It’s been more than a year and a half since my last post. Rather than recap all that has happened in that time, I figure it would be best to jump back in and try to post semi-regularly (until the next lull, anyway).
Over the holidays I picked up and finished Mikhail Sholokhov’s And Quiet Flows the Don, a masterpiece of socialist realism that was begun in the late 1920s and published serially until its completion in 1940. As is apparent from my other posts, I am quite interested in Soviet history and culture, and Russian literature is a genre that I keep coming back to whenever I get a little break from work. Having never read Sholokhov but hearing unflattering things about his complicity in the Stalinist order always kept And Quiet Flows the Don low on my reading list. A copy lent to me by an old friend had been sitting on my shelf for years, and it was only until a few months ago that he brought it up that I decided, on a whim, to tackle this near-600 page epic.
Not only was I pleasantly surprised by Sholokhov’s fluid prose (although rendered somewhat archaically by Stephen Garry) and captivating story arc, but also by the complex psychological portraits of even the tangential characters. For those unfamiliar with the plot, the novel covers the world of the Don Cossacks in south-central Russia during the years of 1912-1918 as their social fabric is torn apart by political events beyond their control: the First World War, the Russian Revolution, and the subsequent bloody Civil War between the Bolsheviks and the Whites. Sholokhov, who grew up on the Don River and was intimately familiar with the Cossack way of life, manages to sympathetically portray not only the motivations of the Bolshevik commissars in charge of revolutionary effort but also of the counter-revolutionary forces made up of Cossacks seeking less to restore Tsarism than to retain their independence against the new Soviet power.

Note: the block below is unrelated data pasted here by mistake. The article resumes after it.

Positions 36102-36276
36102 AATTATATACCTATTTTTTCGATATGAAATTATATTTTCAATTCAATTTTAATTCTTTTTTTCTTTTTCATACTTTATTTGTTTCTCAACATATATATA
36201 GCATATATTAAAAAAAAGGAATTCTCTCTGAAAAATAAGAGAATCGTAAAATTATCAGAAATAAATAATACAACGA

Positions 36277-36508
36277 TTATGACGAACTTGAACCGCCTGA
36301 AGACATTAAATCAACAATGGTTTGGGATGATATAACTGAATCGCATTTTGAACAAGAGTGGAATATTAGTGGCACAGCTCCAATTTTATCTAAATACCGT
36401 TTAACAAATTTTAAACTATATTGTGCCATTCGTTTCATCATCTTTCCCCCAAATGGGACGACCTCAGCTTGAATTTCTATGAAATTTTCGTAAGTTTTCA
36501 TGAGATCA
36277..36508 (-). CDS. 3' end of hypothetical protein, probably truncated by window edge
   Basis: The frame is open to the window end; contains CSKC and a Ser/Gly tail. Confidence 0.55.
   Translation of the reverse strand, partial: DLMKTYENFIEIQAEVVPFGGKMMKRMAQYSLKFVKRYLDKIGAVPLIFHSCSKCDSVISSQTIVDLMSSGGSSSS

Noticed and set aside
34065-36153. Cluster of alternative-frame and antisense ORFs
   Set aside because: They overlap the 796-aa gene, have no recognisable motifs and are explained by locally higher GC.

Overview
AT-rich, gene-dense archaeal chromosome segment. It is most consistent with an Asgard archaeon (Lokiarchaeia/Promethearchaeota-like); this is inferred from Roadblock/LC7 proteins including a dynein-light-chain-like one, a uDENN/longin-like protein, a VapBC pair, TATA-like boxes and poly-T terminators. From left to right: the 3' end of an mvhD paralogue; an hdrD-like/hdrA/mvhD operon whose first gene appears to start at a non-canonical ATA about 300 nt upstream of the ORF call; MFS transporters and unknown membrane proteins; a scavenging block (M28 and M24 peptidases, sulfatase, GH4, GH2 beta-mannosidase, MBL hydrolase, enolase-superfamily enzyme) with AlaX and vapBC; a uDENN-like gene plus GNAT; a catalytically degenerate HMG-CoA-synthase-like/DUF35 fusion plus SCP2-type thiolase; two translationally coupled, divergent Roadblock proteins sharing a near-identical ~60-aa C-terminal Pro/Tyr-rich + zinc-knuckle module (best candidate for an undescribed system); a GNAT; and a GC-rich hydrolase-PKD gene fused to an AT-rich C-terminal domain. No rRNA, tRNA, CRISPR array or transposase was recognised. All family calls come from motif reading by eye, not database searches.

After completing the novel, I turned to Orlando Figes’ A People’s Tragedy: The Russian Revolution, 1891-1924 as a means of getting further historical context on the impact of the Revolution and the Civil War on the Cossacks. Contrary to what I previously thought, Figes suggests that Cossacks were not unanimously in support of the Tsar and the old order, but were largely split. While the older generation and leadership was conservative and anti-Bolshevik, the newer generation that had fought on the front lines and wanted an end to the war was more inclined to see the establishment of Soviet power as the best way of preserving the peace. One sees this in Sholokhov’s novel, in which brothers and friends find themselves on opposite sides during in the confusion of the Civil War.
Later, I found the excellent 1958 Soviet film The Quiet Don (Тихий Дон) on YouTube, which spans both And Quiet Flows the Don and its sequel, The Don Flows Home to the Sea. All three parts of the film are embedded below, with English subtitles.